Taking A Bite Out Of…..Rye

Taking A Bite Out Of…..Rye

With cheap flights to Europe seemingly a dime a dozen, it’s easy to overlook the delights of our very own green and pleasant land.  For a start, travel in Britain is expensive!  So, of course, it’s tempting to forgo a trip to the English countryside in favour of something a little more…well…foreign.  That’s a real shame though, because there are some darling destinations right on London’s doorstep.  The historic town of Rye, on the border of East Sussex  and Kent, rises up out of the endless flats of Romney Marsh as if it wants to flaunt its medieval beauty to the world.  And rightly so, because Rye is movie-set stunning.  What’s more, it is a haven of independent shops, cafes and restaurants.  You won’t find a Starbucks or KFC.  Instead you get to discover the likes of Edith’s House and the Rye Deli.  Rye puts you in a situation where you have to take a punt on an unknown quantity.  And isn’t that what makes travel exciting?

I’d made a few day trips to Rye several years ago, but this time I was staying for a whole weekend.  I had booked myself into The Quarter House – a cosy medieval retreat in the heart of the town.  I was looking forward to a break after a particularly difficult few months, and the thought of escaping into the misty silence of a wintery Romney Marsh was really appealing.  As usual, though, I was looking forward to exploring new places to eat.  Even before I arrived, I had decided to treat myself to dinner at the Mermaid Inn, which is one of the oldest buildings in town (making it positively ancient).  Taking up prime position on the impossibly beautiful Mermaid Street, this hotel was rebuilt in 1420 but has cellars dating as far back as the 12th century.  Never mind the food; just spending time in a building like this is an experience.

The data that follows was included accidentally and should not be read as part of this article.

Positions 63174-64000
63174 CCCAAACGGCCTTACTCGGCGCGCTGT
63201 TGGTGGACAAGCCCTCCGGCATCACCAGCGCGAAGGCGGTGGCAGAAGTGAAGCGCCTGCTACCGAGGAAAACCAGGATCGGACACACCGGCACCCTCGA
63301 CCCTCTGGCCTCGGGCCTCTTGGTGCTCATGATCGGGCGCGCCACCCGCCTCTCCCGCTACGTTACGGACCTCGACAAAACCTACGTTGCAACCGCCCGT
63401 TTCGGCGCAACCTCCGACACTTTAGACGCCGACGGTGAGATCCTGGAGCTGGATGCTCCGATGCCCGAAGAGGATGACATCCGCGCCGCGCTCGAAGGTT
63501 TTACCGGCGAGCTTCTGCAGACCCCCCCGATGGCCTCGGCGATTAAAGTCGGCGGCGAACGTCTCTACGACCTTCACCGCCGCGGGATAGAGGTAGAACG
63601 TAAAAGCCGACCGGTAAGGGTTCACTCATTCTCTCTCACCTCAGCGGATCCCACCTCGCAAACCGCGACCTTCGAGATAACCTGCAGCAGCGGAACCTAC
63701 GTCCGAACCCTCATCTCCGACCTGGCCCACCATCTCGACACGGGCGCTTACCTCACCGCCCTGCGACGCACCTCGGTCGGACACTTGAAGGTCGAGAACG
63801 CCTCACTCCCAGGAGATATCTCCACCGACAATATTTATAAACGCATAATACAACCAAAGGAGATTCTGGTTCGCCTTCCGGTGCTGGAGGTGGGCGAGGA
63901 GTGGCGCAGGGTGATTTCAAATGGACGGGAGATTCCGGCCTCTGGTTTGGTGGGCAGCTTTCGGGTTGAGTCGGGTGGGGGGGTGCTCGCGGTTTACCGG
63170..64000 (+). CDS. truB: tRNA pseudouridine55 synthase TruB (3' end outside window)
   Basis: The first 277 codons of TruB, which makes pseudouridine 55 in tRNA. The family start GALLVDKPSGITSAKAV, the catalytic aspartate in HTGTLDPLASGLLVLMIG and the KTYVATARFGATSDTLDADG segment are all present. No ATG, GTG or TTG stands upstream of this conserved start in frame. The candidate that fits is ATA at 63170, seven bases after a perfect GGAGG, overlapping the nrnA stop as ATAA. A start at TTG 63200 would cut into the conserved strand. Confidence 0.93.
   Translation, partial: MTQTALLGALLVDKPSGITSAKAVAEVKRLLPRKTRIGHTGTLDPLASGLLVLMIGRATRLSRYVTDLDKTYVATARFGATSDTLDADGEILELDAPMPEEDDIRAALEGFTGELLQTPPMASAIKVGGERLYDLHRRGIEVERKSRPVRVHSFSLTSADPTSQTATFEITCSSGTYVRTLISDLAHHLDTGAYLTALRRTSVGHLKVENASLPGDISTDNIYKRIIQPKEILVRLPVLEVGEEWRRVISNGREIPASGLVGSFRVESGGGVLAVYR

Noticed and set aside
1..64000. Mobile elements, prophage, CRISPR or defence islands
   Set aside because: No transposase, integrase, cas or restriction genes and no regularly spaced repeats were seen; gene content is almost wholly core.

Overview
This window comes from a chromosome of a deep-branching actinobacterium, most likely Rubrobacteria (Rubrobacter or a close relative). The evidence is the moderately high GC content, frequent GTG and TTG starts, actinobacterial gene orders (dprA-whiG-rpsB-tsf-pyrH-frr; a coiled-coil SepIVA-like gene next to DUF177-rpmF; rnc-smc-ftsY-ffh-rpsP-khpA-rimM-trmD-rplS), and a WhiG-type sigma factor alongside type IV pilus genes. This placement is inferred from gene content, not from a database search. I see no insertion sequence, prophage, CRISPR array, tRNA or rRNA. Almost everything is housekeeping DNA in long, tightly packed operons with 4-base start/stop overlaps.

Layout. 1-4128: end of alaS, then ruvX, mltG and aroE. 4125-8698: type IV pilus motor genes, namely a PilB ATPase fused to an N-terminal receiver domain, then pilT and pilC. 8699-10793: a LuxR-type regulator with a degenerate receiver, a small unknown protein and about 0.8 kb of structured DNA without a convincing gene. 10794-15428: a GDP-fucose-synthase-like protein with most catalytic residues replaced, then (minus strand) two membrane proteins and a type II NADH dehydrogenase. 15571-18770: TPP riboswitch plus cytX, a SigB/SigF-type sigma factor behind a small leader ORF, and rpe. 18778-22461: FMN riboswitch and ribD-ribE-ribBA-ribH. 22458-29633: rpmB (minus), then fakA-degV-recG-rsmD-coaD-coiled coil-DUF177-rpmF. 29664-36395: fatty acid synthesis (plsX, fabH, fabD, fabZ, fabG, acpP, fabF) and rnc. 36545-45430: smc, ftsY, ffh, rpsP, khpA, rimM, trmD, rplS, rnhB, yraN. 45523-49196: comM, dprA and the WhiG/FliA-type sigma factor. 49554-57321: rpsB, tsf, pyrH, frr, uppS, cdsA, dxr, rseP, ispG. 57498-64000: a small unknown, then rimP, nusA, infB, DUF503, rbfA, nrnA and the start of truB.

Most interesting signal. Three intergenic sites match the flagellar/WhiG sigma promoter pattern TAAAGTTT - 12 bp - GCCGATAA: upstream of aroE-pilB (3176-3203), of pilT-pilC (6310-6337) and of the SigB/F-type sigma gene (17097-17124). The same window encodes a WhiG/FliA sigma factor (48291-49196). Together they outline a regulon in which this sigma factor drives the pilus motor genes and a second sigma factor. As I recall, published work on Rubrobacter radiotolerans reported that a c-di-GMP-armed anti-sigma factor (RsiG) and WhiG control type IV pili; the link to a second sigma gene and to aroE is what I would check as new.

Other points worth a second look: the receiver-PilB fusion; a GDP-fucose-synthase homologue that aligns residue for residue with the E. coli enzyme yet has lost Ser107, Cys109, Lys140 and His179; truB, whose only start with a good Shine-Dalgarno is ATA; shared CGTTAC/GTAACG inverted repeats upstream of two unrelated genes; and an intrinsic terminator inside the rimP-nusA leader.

The hotel restaurant has been awarded 2 AA rosettes and the menu celebrates local produce; something that always get a big tick from me.  However, something about the place was reminiscent of the hotel restaurants I’d experienced as a child in the 1980’s.  Obviously it was going to be dated – see above.  However, the dried hops and “Old Masters” decorating the walls, plus the rather formal service, all combined to create a weirdly “bad retro” vibe.   Furthermore, the staff were all dressed in a strange mix of historic costumes, although I’m not sure whether they do that all the time or if it was just because it was almost Christmas.  Their awkwardness was palpable.